Just as the commemoration of the 75th anniversary of the United Nations was getting into high gear early last year, life as we knew it was suddenly upended by COVID-19, including the work of the Security Council. One day after the World Health Organization declared COVID-19 a pandemic, the Council stopped meeting in person. After exclusively holding videoconferences beginning on 12 March, the Council developed a “hybrid model” implemented from 14 July 2020, whereby it held in-person meetings and videoconferences interchangeably. This allowed the Council to function continuously and sustain its activity in fulfilling its primary responsibility to maintain international peace and security.
The Council has found innovative solutions to adapt its work to the “new normal”, with 15 digital tiles often replacing the familiar image of its 15 members sitting around the horseshoe table. Responding to the challenges posed by the remote environment, successive Council presidencies in 2020 issued monthly letters creating new working methods, including new procedures for the adoption of its decisions. All of this is chronicled in the newly-released Highlights of Security Council Practice, which also contains up-to-date statistics and data for the year.
For example, as captured in the Highlights, in 2020, the Council held 81 meetings and 269 videoconferences; adopted 57 resolutions; issued 13 presidential statements and considered 43 agenda items. The Council also witnessed members increasingly coalescing around regions, with, for example, African members Niger, South Africa and Tunisia joining forces with Saint Vincent and the Grenadines to form the A3+1. Or Asian members Viet Nam and Indonesia often speaking on behalf of one another. Following the 2019 Franco-German “twin Presidency”, the Council’s European members aligned their objectives and working methods in what they termed “the European Spring” (involving the Presidencies of Estonia, France and Germany).
Despite the year’s challenges, the Council marked the UN’s 75th anniversary with two presidential statements reaffirming its commitment to the UN Charter (S/PRST/2020/1) and expressing its continued commitment to foster interaction between the International Court of Justice and the Council (S/PRST/2020/13). The Council also unanimously adopted a series of other important measures, including resolution 2532 (2020) recognizing efforts and measures proposed by the Secretary-General concerning the response to the potential impact of the COVID-19 pandemic to conflict-affected countries and demanding a general and immediate cessation of hostilities in all situations on its agenda.
The pandemic highlighted the importance of international cooperation. But 2020 was also marked by division and polarization, including in the Council. The number of resolutions Council members adopted unanimously dropped by 7%, compared to 2019 (77% percent of resolutions were adopted unanimously in 2020). Five vetoes were cast in connection with three draft resolutions related to the Syrian conflict, specifically, to the cross-border humanitarian mechanism, and one related to the topic of foreign terrorist fighters. In addition, four draft resolutions were not adopted due to an insufficient number of affirmative votes: two in connection with the Syrian conflict, one related to the extension of arms-related restrictions on Iran and one on the women and peace and security agenda on the 20th anniversary of the Council’s landmark resolution 1325 (2000).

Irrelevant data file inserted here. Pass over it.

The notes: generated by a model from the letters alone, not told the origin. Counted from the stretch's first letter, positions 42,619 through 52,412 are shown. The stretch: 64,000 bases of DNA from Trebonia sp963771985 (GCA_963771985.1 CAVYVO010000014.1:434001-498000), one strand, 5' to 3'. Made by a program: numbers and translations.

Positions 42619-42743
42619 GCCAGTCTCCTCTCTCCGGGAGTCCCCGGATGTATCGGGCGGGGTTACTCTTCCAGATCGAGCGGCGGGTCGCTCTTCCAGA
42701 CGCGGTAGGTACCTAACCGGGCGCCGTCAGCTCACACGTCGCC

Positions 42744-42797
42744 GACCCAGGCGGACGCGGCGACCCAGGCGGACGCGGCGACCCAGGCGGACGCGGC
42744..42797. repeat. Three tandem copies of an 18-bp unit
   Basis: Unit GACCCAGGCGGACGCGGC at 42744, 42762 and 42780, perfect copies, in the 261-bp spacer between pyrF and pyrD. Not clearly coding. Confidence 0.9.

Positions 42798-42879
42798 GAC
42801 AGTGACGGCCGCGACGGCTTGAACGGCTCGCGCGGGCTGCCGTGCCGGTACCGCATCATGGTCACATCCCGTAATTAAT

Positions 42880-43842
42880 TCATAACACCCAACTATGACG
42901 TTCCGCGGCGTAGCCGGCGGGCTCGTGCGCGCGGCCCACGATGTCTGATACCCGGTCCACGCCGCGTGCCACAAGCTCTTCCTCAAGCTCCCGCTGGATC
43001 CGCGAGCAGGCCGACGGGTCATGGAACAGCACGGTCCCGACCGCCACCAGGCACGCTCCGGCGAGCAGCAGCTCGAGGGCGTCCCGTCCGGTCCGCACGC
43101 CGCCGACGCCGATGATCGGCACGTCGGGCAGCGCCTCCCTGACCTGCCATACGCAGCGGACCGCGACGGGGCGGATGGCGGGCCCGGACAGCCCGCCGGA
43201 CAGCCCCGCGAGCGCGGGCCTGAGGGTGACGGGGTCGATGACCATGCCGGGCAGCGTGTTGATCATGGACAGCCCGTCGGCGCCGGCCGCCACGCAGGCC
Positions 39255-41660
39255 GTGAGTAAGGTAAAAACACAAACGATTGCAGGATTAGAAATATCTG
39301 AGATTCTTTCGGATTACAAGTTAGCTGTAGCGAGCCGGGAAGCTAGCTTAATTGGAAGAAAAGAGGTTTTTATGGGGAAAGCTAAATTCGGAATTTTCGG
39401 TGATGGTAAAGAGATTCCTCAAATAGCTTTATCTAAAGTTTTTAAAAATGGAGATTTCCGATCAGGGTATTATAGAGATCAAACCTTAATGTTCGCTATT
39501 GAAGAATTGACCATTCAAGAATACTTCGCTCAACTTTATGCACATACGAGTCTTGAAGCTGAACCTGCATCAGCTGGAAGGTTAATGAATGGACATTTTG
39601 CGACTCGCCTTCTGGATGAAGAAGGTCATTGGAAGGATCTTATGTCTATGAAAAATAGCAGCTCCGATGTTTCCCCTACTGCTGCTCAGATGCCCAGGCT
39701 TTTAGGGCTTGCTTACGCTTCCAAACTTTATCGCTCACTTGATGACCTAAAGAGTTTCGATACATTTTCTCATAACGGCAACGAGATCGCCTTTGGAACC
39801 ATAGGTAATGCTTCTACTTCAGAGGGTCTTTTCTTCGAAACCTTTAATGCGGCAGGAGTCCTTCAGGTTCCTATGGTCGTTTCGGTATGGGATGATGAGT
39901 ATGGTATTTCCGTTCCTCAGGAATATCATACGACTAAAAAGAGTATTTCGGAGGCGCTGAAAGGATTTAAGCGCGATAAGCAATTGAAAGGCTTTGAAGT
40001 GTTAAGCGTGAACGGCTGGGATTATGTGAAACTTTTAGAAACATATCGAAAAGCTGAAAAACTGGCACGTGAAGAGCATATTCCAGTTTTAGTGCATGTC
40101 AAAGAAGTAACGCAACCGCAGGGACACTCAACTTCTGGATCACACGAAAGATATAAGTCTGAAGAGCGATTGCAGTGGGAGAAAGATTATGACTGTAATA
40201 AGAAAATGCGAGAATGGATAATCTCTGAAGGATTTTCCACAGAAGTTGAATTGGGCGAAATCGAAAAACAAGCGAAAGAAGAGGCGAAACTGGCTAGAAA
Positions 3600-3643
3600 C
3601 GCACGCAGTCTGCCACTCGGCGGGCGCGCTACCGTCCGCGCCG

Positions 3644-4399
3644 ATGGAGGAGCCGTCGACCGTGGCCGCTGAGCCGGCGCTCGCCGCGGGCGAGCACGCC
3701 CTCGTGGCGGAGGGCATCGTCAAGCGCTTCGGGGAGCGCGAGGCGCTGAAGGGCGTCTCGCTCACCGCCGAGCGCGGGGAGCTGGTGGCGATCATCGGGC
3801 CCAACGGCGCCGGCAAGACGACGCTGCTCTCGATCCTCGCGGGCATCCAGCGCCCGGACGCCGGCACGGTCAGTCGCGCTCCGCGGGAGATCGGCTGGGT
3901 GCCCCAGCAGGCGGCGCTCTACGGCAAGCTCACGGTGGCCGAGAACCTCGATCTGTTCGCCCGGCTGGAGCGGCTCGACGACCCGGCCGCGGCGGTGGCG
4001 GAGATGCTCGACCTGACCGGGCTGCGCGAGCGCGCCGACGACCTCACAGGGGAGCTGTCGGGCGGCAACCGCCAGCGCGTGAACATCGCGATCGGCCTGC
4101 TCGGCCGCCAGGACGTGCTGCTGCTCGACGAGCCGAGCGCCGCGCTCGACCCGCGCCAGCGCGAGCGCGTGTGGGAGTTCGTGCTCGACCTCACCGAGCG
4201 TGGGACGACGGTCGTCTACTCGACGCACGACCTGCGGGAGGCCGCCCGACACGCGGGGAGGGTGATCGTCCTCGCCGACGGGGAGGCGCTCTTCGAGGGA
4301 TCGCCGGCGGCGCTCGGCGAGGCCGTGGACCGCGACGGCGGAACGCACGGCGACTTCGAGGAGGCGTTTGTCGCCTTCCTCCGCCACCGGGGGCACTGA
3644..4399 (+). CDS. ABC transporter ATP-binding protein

In 2020, the Council also established a new field mission, the United Nations Integrated Transition Assistance Mission in Sudan (UNITAMS), and terminated the African Union-United Nations Hybrid Operation in Darfur (UNAMID) as of 31 December 2020. It also extended the mandate of the United Nations Integrated Peacebuilding Office in Guinea-Bissau (UNIOGBIS) until 31 December 2020, focusing on the transition plan for its gradual drawdown by the end of 2020.
At the end of 2020, among the 10 non-permanent members, Belgium, the Dominican Republic, Germany, Indonesia and South Africa successfully completed their two-year tenure. India, Ireland, Kenya, Mexico, and Norway joined the Council on 1 January 2021.
Published every year since 2011 by the Security Council Affairs Division (SCAD), the Highlights Paper offers a snapshot of the activities of the Council over the past year on the most significant procedural and constitutional developments relating to its meetings and videoconferences, agenda, decisions adopted and voting patterns as well as its subsidiary bodies. The 2020 edition builds on the revamped version launched last year, using a new platform with visually engaging data visualization and interactive maps and graphs.
In addition, SCAD makes available on the Council’s website a wealth of data and information concerning the work of the Council on a wide range of issues including its past and current practice, working methods, sanctions measures and bodies, mandates of existing peacekeeping and special political missions as well as on the current and upcoming programme of work of the Council. A number of interactive dashboards are also available, including on Women and peace and security, Children and armed conflict, Protection of civilians in armed conflict, Membership of the Council since 1946, as well as on participation of women in the main areas of Council’s work.
Title picture: Inga Rhonda King (left), Permanent Representative of Saint Vincent and the Grenadines to the United Nations and President of the Security Council for the month of November, chairs the Security Council meeting on the situation in Mali. UN Photo/Manuel Elías